Hi great tutorial. Thank you very much for it. Could it be used for making readable event in BP? I’m looking for the way to spawn decals at particle collision point inside Blueprint. And can’t find, also I no so skilled in coding :frowning:

Hmm, I don’t think that is possible right now. I’ll have a look into this if I find a bit of time.

Oh dear sir, that would be cool. Unfortunately, there is so little information about this side of Niagara. I thought there must be some way to read the parameters from the Niagara system or even get an event. It is very strange to have a way to do this in Cascade and not to have in a more powerful Niagara.

I had a bit of time to look around, but I cannot seem to find anything usefull for sending data from Niagara back into bp.
Yeah, they said Niagara was shippable, they didn’t say anything about feature complete, so let’s hope they add this.

On one of the streams they also hinted quite heavily at decal renderers coming to Niagara at some point, so that would be neat.

That being said, there are other more sneaky techniques to make decals we can use for now. I’ll try and make a post a bit later detailing one technique that has high potential in my opinion.

Tahnk you very much for research!
I switched from a Stingray’like engine a couple years ago. There was pretty simple pipeline with decals. Just a mesh box with decal material using in Particle System like mesh particle.

Why Epic didn’t do something like that. (rhetorical question)

I added an edit in the original post, but the source and target sim target need to be the same for this to work. GPU and CPU sim targets cannot read eachothers attributes right now.

If you struggled to make this work before, be sure to check this.

How would I be able to set a spawn rate/burst on a per particle basis? E.G. Spawn 3 particles on each particle, instead of having it randomly assign particles on depending on spawn rate which i have know if i increase the spawn rate, some have 5 particles and some have none.

Easiest way is to use a counter modulo number of particles instead of a random range as the source.

If you know you spawn the right amount of particles, executionIndex%number of particles for example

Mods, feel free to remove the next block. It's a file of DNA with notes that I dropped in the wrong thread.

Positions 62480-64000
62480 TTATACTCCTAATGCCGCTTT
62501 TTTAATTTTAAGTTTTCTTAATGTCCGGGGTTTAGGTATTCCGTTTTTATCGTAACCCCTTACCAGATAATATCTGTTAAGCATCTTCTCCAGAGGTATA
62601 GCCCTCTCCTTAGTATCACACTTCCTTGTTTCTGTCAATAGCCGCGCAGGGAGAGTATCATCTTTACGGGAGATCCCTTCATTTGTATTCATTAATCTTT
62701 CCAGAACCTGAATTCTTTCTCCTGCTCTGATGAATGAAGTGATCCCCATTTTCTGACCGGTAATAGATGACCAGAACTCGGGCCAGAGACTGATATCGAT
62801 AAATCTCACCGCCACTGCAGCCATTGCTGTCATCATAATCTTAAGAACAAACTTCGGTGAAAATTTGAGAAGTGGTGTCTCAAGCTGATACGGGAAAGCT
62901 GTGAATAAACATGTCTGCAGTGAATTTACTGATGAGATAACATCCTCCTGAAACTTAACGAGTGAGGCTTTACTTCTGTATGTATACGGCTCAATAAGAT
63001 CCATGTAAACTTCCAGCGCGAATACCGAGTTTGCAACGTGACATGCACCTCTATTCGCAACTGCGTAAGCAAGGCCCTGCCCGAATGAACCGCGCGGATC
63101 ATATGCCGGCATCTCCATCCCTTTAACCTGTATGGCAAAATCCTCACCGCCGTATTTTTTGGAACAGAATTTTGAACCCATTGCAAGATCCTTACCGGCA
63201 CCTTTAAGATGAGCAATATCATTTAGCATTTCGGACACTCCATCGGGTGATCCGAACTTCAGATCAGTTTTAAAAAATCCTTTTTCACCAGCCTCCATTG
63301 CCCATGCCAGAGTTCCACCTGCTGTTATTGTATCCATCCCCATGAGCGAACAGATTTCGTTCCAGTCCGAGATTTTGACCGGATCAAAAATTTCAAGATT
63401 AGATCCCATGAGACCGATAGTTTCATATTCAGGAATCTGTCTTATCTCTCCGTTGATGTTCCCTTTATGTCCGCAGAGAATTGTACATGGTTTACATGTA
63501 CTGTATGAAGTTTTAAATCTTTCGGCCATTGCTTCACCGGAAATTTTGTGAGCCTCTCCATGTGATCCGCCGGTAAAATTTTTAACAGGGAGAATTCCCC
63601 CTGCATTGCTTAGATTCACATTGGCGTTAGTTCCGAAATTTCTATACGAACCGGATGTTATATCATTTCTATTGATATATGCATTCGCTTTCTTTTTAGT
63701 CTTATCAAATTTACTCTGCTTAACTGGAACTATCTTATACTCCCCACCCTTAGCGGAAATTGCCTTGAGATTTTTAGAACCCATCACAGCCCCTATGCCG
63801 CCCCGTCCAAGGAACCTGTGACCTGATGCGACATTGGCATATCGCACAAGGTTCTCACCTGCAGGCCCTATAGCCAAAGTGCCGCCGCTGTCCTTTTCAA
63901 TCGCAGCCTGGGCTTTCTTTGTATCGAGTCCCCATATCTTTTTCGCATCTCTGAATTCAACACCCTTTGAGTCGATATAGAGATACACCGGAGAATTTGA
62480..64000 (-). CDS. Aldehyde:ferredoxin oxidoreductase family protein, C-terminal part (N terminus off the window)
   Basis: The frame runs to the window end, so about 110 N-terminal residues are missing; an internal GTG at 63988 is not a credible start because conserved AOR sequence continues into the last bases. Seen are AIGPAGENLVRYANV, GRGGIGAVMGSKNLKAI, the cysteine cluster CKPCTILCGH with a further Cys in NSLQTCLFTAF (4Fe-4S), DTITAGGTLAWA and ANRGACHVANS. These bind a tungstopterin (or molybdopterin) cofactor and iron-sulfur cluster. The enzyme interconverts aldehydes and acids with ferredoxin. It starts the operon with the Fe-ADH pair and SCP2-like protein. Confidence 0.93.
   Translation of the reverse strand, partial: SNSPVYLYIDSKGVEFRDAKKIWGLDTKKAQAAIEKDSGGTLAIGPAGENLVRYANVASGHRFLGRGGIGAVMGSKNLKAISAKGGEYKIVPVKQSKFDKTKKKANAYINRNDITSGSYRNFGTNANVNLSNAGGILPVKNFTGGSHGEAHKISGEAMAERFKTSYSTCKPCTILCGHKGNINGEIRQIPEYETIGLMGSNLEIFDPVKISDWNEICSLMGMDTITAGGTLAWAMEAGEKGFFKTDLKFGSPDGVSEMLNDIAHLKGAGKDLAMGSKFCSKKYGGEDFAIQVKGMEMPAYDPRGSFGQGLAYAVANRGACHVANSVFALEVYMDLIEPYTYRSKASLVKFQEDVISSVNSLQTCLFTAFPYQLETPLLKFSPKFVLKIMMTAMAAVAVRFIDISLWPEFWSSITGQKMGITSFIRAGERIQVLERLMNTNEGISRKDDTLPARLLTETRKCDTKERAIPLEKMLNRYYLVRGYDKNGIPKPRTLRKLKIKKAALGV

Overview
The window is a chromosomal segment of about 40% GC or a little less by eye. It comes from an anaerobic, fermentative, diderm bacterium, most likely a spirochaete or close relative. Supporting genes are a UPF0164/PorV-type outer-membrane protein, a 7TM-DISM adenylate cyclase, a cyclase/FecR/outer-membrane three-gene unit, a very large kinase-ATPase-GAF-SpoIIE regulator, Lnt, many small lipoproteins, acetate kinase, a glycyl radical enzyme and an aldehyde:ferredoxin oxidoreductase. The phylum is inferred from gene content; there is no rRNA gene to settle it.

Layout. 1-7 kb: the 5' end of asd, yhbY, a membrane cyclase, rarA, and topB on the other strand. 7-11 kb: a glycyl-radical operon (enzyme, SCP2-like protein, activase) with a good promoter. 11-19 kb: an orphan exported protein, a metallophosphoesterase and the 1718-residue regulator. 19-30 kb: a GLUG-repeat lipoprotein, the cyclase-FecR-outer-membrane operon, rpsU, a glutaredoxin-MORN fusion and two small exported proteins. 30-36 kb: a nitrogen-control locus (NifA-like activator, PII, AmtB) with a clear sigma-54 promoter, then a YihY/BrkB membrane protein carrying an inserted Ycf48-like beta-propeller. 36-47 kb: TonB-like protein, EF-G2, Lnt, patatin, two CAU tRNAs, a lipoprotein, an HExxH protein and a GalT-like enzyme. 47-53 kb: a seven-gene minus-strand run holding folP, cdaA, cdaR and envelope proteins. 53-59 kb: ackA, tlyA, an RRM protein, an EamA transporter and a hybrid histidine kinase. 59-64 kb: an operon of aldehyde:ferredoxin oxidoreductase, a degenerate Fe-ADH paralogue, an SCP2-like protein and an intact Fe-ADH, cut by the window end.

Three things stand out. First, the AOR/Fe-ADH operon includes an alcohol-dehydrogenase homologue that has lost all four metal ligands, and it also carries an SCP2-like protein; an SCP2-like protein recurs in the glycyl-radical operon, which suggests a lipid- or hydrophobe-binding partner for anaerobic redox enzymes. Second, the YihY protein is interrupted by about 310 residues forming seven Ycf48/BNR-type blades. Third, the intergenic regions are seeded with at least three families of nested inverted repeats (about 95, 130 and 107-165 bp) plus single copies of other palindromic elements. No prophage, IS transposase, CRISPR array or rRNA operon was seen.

yes you can read particle attribute within blueprint, just folllow the setup here (translate it in english) https://papersloth.hatenablog.com/entry/2020/08/01/112604

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Oh, good point! Yes indeed, epic has added the ability to send information to blueprint in 4.26. If Japanese isn’t your thing, have a look in the content examples fo advanced Niagara, they have a whole implementation+ explanation!

Thank you so much for laying this out!
Would there be a way to burst spawn a number of particles as each new leader particle is spawned over time?

I don’t think it is possible using gpu particles, but with cpu particles, I think you can make a location event in the spawn section, then use that event to spawn a number of a particles from the event section of another emitter.

If that doesn’t work, you can also just do a frame one check on a normal location event generator.

Best of luck!

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I did get my use case working with CPU particles and events, unfortunately this will be using a lot of particles and I’m not sure it will be performant enough.

Thanks for the info!

I think it’s one of the things that is still missing from Niagara at the moment. Exporting Data from GPU to CPU and vice versa. Events from GPU particles, all of that. These are a bit tricky to handle because of the way the GPU works.
If I remember correctly though, Wyeth said on the discord that they are aware of this and these things might come in the future.

Thanks so much for this tutorial! One dumb thing I am stuck on (and pardon me if this is really dumb, still super new to Niagara)… now that I’ve made this, how do I use it with the two emitters (the parent and child)? I wasn’t sure which attribute(s) to input this into.

Thanks again!

Hey Scott.

On the parent emitter, you don’t need to do anything special, just make sure it has a good name as usual.

On the child, add this module, and there will be a textbox to input the name of the parent.

Awesome, thank you! And thank you especially for the swift response. :smiley:

One last thing; the extra part with the inheritVelocity… how do I control that in the emitter?

There will be a float input called inheritvelocity. You can keep it at 0 if you don’t want to use it.